Evolving paradigms in the pathogenesis of IBD
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- Mayer, L. J Gastroenterol (2010) 45: 9. doi:10.1007/s00535-009-0138-3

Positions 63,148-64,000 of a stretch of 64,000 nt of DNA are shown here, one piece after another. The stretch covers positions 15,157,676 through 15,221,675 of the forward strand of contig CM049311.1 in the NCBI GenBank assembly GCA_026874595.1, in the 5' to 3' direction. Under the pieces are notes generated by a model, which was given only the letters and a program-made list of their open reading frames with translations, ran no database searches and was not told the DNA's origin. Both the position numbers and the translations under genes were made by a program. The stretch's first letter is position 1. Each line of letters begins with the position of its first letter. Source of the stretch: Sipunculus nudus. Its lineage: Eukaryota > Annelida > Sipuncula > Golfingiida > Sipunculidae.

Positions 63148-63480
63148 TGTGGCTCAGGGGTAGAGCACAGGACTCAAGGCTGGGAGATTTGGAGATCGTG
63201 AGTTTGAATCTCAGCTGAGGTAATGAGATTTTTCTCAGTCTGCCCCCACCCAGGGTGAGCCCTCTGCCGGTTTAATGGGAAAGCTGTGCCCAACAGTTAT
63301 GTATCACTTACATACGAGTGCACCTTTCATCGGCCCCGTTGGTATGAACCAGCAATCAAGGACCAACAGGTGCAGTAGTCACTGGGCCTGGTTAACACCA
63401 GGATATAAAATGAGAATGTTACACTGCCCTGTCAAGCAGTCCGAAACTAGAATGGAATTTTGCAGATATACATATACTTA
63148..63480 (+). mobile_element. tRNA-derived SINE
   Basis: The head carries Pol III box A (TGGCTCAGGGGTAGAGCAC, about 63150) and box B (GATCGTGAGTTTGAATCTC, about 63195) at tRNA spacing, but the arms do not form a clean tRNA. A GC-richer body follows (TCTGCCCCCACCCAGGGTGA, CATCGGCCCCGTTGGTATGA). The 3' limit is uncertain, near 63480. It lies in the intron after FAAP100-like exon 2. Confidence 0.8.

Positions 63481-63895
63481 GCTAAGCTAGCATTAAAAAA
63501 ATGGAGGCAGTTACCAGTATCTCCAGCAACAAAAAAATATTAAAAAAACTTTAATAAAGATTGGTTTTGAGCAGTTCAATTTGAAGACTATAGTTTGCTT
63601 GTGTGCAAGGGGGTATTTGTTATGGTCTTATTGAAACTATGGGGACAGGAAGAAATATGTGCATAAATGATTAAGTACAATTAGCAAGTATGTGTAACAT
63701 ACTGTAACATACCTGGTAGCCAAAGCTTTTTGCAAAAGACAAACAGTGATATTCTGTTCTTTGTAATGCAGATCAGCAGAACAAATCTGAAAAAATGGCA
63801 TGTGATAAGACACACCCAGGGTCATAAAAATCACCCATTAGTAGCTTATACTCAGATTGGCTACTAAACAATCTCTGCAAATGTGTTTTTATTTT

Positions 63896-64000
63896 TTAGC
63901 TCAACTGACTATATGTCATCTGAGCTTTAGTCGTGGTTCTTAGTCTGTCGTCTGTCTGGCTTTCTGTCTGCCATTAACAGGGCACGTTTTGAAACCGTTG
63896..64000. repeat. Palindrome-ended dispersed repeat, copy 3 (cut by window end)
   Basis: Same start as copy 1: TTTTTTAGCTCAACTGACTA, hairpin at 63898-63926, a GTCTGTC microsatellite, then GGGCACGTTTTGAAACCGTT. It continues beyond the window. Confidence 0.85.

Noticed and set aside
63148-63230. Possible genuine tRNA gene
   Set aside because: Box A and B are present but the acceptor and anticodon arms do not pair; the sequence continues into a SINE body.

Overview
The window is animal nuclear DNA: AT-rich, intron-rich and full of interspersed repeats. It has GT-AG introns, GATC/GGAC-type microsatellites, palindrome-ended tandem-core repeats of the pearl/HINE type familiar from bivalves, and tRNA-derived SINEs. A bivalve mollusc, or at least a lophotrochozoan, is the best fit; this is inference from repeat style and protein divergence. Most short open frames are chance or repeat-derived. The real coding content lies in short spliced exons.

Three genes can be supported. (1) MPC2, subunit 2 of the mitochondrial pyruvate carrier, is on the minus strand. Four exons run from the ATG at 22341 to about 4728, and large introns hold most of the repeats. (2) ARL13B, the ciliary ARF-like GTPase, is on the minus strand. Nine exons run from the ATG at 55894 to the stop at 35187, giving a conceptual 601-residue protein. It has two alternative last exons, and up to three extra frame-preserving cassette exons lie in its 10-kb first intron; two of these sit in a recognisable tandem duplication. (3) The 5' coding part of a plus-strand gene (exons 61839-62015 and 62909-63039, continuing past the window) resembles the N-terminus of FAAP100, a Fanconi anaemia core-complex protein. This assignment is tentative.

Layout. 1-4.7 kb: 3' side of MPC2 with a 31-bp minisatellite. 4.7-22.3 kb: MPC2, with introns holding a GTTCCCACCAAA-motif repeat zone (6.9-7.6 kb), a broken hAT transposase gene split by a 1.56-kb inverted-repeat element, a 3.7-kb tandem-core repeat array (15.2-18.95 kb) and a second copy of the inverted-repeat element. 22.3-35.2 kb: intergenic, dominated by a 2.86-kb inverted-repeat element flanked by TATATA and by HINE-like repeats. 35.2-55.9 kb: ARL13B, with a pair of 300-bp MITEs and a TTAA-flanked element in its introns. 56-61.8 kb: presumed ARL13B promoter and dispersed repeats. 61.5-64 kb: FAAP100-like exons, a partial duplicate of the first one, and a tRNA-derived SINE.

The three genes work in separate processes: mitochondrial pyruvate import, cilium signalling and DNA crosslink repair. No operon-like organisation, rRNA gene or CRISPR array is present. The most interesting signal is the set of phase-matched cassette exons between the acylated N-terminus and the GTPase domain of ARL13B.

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The pathogenesis of all immune-mediated inflammatory diseases has been carefully studied over the past several decades, but it is only recently that we have come to appreciate common pathways and genes. This is especially true for the inflammatory bowel diseases (IBD) Crohn’s disease and ulcerative colitis, where a keener appreciation of the contributions of genetics, environment, and immune response have been dissected. In fact, in many ways, IBD has become the model for studying such disorders. The complex nature of interactions is continuing to be defined, and novel therapies targeting defects in these interactions have been developed and are being tested in the clinic. The era of bench to bedside has finally matured, and cures for debilitating diseases are now in sight. This review describes our current state of knowledge of each component of IBD pathogenesis. What has evolved is a clearer picture and novel targets for therapy.